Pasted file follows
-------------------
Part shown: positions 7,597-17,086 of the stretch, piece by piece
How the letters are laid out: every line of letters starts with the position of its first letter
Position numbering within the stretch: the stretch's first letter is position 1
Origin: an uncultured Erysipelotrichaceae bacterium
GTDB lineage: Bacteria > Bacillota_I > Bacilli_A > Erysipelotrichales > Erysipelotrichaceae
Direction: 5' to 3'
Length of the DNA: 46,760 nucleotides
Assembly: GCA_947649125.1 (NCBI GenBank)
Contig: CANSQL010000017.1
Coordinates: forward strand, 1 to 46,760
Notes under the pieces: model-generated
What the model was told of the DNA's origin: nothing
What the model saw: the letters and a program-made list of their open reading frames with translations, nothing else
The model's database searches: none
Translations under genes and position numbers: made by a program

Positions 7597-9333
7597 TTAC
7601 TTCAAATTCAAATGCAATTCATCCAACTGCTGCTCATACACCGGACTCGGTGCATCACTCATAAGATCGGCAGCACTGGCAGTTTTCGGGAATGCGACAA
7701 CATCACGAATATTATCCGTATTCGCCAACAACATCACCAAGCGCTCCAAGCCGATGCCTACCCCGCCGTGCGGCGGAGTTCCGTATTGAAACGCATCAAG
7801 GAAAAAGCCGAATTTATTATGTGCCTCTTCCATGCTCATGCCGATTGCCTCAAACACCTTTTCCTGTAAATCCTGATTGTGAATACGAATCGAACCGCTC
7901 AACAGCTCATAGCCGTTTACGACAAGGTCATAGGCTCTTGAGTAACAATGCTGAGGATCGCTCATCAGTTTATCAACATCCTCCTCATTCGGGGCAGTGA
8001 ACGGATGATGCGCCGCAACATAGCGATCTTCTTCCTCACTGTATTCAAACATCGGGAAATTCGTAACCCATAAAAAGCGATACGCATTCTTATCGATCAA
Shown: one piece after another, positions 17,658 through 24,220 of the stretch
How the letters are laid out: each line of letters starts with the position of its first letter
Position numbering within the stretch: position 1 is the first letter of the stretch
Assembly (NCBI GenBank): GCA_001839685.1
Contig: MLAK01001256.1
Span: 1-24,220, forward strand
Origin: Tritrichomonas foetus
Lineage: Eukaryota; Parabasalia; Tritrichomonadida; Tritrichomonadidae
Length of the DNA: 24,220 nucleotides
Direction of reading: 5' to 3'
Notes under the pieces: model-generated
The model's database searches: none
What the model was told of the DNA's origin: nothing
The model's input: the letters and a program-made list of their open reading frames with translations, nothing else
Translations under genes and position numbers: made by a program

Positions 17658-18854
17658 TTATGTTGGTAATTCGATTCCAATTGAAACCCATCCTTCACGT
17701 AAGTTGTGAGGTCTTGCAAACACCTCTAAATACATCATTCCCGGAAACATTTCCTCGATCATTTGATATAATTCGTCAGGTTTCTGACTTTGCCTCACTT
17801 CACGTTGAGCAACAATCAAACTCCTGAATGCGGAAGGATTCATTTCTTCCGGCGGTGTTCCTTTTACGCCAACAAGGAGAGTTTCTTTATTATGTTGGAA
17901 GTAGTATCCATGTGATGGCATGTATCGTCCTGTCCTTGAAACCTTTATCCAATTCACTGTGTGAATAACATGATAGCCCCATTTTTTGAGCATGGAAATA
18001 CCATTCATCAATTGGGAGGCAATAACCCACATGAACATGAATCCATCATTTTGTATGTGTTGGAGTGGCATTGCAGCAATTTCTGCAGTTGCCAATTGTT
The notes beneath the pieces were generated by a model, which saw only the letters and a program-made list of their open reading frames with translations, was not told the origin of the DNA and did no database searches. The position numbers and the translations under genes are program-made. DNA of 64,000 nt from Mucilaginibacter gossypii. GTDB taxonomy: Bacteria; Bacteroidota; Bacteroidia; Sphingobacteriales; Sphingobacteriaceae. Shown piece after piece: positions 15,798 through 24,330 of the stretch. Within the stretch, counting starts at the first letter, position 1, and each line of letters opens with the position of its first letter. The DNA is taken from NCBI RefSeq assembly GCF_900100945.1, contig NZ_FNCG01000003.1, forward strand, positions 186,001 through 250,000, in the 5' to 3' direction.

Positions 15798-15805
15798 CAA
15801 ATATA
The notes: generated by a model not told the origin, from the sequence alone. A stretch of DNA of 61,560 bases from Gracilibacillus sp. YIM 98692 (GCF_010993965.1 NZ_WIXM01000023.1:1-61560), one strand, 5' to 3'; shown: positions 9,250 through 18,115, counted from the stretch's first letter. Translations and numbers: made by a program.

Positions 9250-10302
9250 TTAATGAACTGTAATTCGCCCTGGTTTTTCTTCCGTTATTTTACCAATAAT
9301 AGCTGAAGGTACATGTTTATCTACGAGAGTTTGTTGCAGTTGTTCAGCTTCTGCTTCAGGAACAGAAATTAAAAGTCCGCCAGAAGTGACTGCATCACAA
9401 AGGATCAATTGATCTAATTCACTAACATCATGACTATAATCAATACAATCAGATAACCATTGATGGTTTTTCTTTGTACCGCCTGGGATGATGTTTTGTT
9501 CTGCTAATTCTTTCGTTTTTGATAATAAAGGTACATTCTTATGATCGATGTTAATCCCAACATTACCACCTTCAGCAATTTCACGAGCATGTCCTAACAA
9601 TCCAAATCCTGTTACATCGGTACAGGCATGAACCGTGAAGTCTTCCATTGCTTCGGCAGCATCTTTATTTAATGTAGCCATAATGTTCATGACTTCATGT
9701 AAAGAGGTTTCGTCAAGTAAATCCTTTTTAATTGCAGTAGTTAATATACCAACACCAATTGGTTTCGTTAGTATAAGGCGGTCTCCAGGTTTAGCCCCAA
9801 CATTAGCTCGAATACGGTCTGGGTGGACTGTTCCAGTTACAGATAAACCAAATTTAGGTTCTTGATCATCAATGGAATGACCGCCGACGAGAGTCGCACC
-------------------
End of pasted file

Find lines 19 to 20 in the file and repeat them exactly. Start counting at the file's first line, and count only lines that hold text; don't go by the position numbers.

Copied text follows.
7701 CATCACGAATATTATCCGTATTCGCCAACAACATCACCAAGCGCTCCAAGCCGATGCCTACCCCGCCGTGCGGCGGAGTTCCGTATTGAAACGCATCAAG
7801 GAAAAAGCCGAATTTATTATGTGCCTCTTCCATGCTCATGCCGATTGCCTCAAACACCTTTTCCTGTAAATCCTGATTGTGAATACGAATCGAACCGCTC